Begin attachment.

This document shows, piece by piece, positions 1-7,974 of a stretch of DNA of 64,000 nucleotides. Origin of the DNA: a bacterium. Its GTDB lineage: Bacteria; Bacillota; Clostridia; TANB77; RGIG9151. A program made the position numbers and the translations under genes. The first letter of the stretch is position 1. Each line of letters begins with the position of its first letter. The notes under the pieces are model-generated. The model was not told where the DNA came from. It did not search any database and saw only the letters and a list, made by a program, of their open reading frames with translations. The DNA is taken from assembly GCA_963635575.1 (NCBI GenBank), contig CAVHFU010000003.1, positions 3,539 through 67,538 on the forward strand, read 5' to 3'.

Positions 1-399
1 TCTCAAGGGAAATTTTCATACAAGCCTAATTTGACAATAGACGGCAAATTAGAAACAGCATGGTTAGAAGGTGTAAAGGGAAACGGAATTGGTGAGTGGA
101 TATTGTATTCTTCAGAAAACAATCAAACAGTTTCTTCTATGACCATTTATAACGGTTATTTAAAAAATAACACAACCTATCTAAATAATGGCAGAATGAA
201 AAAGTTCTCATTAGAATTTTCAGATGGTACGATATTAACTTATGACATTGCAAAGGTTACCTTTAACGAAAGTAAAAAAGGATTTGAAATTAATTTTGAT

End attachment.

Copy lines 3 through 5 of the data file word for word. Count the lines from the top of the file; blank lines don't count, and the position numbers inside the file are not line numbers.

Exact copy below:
1 TCTCAAGGGAAATTTTCATACAAGCCTAATTTGACAATAGACGGCAAATTAGAAACAGCATGGTTAGAAGGTGTAAAGGGAAACGGAATTGGTGAGTGGA
101 TATTGTATTCTTCAGAAAACAATCAAACAGTTTCTTCTATGACCATTTATAACGGTTATTTAAAAAATAACACAACCTATCTAAATAATGGCAGAATGAA
201 AAAGTTCTCATTAGAATTTTCAGATGGTACGATATTAACTTATGACATTGCAAAGGTTACCTTTAACGAAAGTAAAAAAGGATTTGAAATTAATTTTGAT